Wildlife can sometimes become a problem on private lands. Permits are needed to remove some species.
- Red foxes
- Gray foxes
- Long-tailed weasels
- Gray squirrels
- Fox squirrels
A resident landowner or tenant can legally capture these species of wild animals listed above without a permit on the property that he/she owns or rents if the animal is:
- Causing or threatening to cause damage to property, or
- Posing a health or safety threat to people or domestic animals
The landowner/tenant also can designate another person to take that animal for them if:
- The landowner/tenant provides written permission (which must be on the person while taking the animal),
- AND no compensation of any kind is given to the person who takes the animal.
- A hunting or trapping license or nuisance wild animal control permit is required to take wild animals on land that you do not own or rent.
Within 24 hours of capture, the person who takes the animal must release it or euthanize it. Animals that are released must be released on land in the county where it was captured. Furthermore, the landowner or property manager must give permission for the release. These nuisance animals cannot be possessed for more than 24 hours and cannot be sold, traded, bartered or gifted.
If you want to trap or shoot rabbits, you will need a nuisance wild animal control permit from the DNR, or you will need take them during the rabbit season and use only those methods legal during the open rabbit season (firearms can only be used where legal). Live cage-traps (wire or wood) that are baited with dried apples or dry ear corn can be effective in capturing cottontail rabbits.
Landowners, or a person with written permission from a landowner, may take coyotes year-round on private property by snaring, trapping or shooting without a permit from the DNR. A landowner does not need a permit to take coyotes on his/her property by one of these methods, but a hunting or trapping license is required to hunt or trap coyotes on land other than your own. Be sure to check local ordinances before using any firearms.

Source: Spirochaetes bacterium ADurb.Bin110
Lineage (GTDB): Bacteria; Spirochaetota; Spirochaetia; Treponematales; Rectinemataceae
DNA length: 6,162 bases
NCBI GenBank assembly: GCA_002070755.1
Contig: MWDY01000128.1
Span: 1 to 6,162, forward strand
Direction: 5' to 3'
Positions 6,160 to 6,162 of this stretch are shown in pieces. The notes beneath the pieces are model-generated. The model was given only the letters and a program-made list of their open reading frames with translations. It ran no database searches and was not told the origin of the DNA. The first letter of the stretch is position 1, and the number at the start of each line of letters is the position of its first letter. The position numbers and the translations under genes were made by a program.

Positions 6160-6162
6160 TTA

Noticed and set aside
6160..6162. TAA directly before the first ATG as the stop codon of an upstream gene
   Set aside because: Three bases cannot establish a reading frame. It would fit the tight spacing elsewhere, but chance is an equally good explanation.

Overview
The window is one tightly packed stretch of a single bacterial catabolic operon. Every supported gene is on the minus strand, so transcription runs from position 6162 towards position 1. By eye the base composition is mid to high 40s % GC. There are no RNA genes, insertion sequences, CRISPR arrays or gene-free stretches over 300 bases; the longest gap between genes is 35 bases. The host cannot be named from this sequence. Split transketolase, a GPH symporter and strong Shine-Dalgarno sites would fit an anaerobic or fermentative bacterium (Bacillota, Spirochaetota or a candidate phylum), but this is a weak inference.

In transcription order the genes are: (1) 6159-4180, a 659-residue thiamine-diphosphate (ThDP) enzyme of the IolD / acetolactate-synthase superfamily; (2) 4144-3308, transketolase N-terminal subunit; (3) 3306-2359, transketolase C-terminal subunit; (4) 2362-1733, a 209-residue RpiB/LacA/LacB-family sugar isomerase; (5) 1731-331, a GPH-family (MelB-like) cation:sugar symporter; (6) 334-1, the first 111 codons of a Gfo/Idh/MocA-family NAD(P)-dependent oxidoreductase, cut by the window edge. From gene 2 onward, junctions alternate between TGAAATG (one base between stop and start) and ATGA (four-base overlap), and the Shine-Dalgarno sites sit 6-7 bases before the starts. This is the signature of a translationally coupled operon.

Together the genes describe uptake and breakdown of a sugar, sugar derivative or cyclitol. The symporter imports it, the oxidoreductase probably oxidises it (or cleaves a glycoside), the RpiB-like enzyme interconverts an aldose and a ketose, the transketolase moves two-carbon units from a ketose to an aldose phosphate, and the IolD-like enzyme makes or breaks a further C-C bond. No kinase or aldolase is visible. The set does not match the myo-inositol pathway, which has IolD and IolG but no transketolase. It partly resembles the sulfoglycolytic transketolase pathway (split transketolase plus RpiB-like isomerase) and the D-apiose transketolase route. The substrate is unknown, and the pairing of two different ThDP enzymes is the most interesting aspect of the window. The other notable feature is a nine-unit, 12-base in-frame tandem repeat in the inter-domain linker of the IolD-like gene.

These species can be captured or killed year-round without a permit or hunting or trapping license from the DNR, and there are no limits to the number that can be taken as long as the species is not endangered or a species of special concern in Indiana.
- Refer to the list of endangered mammal species online.
- Brown-headed cowbirds
- Common grackles
- Red-winged blackbirds
- Brewer’s blackbirds
American crows, brown-headed cowbirds, common grackles, red-winged blackbirds and Brewer's blackbirds can be taken without a permit if the birds are committing or about to commit depredations upon ornamental or shade trees, agricultural crops, livestock or wildlife, or are concentrated in numbers and in a manner that constitutes a health hazard or nuisance as provided under 50 CFR 16 (federal law). Be sure to check local ordinances prior to using pyrotechnics or firearms.
- European starlings
- Rock (feral) pigeons
- House sparrows
European starlings, rock (feral) pigeons (not including homing pigeons), monk parakeets and house sparrows can be taken without a permit at anytime. Be sure to check local ordinances prior to using pyrotechnics or firearms.